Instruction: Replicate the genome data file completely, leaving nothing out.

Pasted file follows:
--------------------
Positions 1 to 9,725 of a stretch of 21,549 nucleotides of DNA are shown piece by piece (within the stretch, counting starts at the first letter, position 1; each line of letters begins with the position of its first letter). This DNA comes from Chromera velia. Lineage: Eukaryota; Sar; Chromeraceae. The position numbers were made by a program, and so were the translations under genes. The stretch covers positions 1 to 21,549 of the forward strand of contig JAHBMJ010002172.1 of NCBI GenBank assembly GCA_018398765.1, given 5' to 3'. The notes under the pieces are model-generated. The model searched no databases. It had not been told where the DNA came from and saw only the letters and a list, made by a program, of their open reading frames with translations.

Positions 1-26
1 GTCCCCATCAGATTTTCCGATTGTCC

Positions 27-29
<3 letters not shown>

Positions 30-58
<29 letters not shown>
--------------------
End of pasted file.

Positions 1 to 9,725 of a stretch of 21,549 nucleotides of DNA are shown piece by piece (within the stretch, counting starts at the first letter, position 1; each line of letters begins with the position of its first letter). This DNA comes from Chromera velia. Lineage: Eukaryota; Sar; Chromeraceae. The position numbers were made by a program, and so were the translations under genes. The stretch covers positions 1 to 21,549 of the forward strand of contig JAHBMJ010002172.1 of NCBI GenBank assembly GCA_018398765.1, given 5' to 3'. The notes under the pieces are model-generated. The model searched no databases. It had not been told where the DNA came from and saw only the letters and a list, made by a program, of their open reading frames with translations.

Positions 1-26
1 GTCCCCATCAGATTTTCCGATTGTCC

Positions 27-29
<3 letters not shown>

Positions 30-58
<29 letters not shown>